Sunday, December 18, 2011
Review: Daughter of Smoke & Bone by Laini Taylor
Around the world, black handprints are appearing on doorways, scorched there by winged strangers who have crept through a slit in the sky.
In a dark and dusty shop, a devil's supply of human teeth grown dangerously low.
And in the tangled lanes of Prague, a young art student is about to be caught up in a brutal otherwordly war.
Meet Karou. She fills her sketchbooks with monsters that may or may not be real; she's prone to disappearing on mysterious "errands"; she speaks many languages--not all of them human; and her bright blue hair actually grows out of her head that color. Who is she? That is the question that haunts her, and she's about to find out.
When one of the strangers--beautiful, haunted Akiva--fixes his fire-colored eyes on her in an alley in Marrakesh, the result is blood and starlight, secrets unveiled, and a star-crossed love whose roots drink deep of a violent past. But will Karou live to regret learning the truth about herself?
Daughter of Smoke and Bone is the first book in a new(ish) series by Laini Taylor. This is a fantasy story about a teenage girl named Karou, who attends an art school in Prague. She lives a fairly lonely existence. The only people she has in her life to call family are Chimaera, otherwise known as monsters.
I really don't know how to rate this book. It's wonderfully written and imaginatively creative. This world is different from any I have read about in any other book. On the other hand, I felt bored a lot of the time. It was just slow moving for me. Also, I suppose that I am not really into mythical creatures in the way that I'm interested in the paranormal. Sometimes I wonder, what's the difference? I'm not sure what line divides the mythical genre from the paranormal. I supposed the attraction to paranormal is the fact that these creatures are often considered beautiful or sexy. I just can't feel myself connect with a character that has antlers and hooves on their otherwise human looking form. Oddly enough, I can connect with characters who turn furry every full moon. But...moving on...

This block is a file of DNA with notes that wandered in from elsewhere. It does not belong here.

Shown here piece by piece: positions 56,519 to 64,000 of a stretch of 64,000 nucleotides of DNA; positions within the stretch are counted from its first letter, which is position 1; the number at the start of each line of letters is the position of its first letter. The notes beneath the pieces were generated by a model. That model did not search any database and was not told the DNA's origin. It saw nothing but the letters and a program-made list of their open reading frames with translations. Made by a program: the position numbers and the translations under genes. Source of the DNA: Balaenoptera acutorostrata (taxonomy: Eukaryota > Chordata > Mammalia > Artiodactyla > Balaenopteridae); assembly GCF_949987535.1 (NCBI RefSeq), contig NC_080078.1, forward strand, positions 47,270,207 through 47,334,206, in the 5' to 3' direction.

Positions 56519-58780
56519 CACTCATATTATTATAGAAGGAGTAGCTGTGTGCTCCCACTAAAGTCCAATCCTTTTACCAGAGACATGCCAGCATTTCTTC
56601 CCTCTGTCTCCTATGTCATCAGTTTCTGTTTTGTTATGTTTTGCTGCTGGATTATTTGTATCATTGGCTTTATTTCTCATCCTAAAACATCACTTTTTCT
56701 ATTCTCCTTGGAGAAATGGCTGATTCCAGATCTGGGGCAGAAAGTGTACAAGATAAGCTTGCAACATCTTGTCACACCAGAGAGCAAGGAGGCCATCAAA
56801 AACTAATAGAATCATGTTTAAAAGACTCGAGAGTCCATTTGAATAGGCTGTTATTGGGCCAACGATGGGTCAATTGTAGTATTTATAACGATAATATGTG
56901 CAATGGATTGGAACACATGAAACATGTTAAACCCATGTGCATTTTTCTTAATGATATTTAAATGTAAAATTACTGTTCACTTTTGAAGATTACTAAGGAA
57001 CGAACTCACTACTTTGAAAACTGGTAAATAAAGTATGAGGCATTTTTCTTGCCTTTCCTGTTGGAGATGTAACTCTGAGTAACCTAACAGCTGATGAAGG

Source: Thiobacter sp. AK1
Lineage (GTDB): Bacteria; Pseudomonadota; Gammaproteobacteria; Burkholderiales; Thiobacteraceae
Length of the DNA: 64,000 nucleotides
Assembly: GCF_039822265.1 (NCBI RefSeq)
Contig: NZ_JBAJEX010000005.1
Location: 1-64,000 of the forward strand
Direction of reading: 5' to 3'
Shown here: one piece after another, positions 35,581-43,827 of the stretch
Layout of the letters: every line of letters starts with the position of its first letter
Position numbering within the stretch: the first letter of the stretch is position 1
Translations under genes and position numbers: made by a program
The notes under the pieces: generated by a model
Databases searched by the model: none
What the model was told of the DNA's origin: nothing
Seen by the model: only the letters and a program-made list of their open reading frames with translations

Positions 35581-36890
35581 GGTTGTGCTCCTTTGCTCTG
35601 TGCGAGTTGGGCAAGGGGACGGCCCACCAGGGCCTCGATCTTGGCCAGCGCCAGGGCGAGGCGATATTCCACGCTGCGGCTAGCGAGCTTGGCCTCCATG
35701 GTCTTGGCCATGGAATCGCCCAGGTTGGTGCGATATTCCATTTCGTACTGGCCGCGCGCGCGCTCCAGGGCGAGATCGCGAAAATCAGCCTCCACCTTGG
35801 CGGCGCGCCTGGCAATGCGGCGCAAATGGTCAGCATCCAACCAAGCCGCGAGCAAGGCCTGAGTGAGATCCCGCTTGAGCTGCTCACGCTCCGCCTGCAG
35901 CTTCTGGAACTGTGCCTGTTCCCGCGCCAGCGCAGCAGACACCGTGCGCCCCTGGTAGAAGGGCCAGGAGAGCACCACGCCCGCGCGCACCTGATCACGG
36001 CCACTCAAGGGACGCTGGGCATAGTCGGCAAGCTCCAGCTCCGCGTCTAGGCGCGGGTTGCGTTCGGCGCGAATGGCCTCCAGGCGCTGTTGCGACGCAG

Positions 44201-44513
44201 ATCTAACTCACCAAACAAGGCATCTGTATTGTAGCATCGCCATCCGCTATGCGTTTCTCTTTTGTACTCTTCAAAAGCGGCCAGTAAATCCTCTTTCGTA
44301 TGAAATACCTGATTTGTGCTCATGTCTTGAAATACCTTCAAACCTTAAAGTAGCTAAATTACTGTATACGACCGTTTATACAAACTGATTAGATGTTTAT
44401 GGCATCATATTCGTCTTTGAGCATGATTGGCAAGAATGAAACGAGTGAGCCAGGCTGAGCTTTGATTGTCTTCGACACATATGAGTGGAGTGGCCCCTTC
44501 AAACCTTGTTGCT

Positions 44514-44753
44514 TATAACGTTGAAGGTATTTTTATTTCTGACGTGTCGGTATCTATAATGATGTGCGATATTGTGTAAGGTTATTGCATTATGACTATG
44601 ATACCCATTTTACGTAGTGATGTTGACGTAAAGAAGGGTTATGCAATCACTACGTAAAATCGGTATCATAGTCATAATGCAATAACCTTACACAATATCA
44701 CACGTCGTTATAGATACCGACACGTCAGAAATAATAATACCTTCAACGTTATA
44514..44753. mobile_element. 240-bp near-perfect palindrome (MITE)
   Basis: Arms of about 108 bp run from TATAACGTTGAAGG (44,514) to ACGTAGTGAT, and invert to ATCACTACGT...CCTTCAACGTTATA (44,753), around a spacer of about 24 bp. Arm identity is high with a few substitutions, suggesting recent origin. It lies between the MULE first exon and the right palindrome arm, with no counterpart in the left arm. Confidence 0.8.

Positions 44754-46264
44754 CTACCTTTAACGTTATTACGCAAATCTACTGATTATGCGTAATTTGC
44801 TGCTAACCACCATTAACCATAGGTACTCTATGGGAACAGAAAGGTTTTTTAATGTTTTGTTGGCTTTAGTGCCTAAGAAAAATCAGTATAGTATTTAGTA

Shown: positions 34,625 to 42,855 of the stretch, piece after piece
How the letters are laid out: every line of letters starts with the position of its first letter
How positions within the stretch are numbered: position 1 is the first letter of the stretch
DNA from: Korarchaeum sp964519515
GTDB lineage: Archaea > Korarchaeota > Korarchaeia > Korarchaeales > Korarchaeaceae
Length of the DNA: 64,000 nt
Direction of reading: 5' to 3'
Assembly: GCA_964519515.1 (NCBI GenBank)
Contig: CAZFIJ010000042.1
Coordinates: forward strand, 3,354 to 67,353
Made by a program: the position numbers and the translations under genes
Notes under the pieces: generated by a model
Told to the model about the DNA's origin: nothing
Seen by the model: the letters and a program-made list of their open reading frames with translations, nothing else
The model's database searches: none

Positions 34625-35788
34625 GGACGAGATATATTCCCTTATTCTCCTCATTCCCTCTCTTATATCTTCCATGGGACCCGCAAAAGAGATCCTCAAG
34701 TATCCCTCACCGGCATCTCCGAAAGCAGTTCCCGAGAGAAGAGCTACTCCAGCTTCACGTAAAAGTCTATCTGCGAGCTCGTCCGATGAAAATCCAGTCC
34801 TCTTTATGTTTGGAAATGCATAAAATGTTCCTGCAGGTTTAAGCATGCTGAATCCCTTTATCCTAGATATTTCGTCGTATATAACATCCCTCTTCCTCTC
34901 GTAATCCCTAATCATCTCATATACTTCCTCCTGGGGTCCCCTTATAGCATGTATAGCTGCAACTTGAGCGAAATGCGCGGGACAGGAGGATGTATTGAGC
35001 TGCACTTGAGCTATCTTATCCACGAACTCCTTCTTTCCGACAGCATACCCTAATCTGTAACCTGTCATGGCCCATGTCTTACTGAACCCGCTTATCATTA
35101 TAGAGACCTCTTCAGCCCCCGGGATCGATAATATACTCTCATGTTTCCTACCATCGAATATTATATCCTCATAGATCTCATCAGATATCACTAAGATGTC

Karou leads a sad life. She is really nothing more than an errand girl for her guardian, Brimstone. She is sent on dangerous and/or illegal missions at her young age, which can make a girl feel uncared for. She doesn't really feel like she has a choice though, so she lives her days running “errands” while trying not to get too close to other humans. It's not a life that I would want to lead, but Karou is more brave and outgoing than I am. Her potential love interest isn't introduced until about half way through the book if I remember right (but don't hold me to that, I got done reading this book a couple of days ago and facts flee my mind rather quickly). Akiva notices Karou and is quickly intrigued by her, but also considers her to be the enemy. During their first encounter, they try to kill each other. I mean, really, who doesn't love that? It wouldn't be interesting if it was all sunshine and rainbows from the beginning, would it? I love seeing how the dynamic changes from trying to kill each other, to being attracted to one another.
A lot of the characters in this book were just bizarre to me, so I had trouble relating. I did really, really like Karou and Akiva though. These are great characters. Throughout much of the book, Karou is trying to figure out who and what she is. Nobody will answer her questions about how she ended up with the Chimaera – it's sad to not know where you came from. Akiva has this ice cold outer shell, but it melts away around Karou.
As the book goes along, the mystery and intrigue grow. Not until I got toward the end, did I realize how wonderfully written this book is. Once you see how things fit together, you'll be in awe. Then, you're hit with a frustrating cliffhanger ending. So, how to rate this book? The first half, I would give 3 stars. The last ¼ or so, I would give 5 stars to - so I think I will meet in the middle and go with 4. I am very interested to see how this story plays out, and am looking forward to the second book in this series.
Posted by Tishia Mackey at 2:25 PM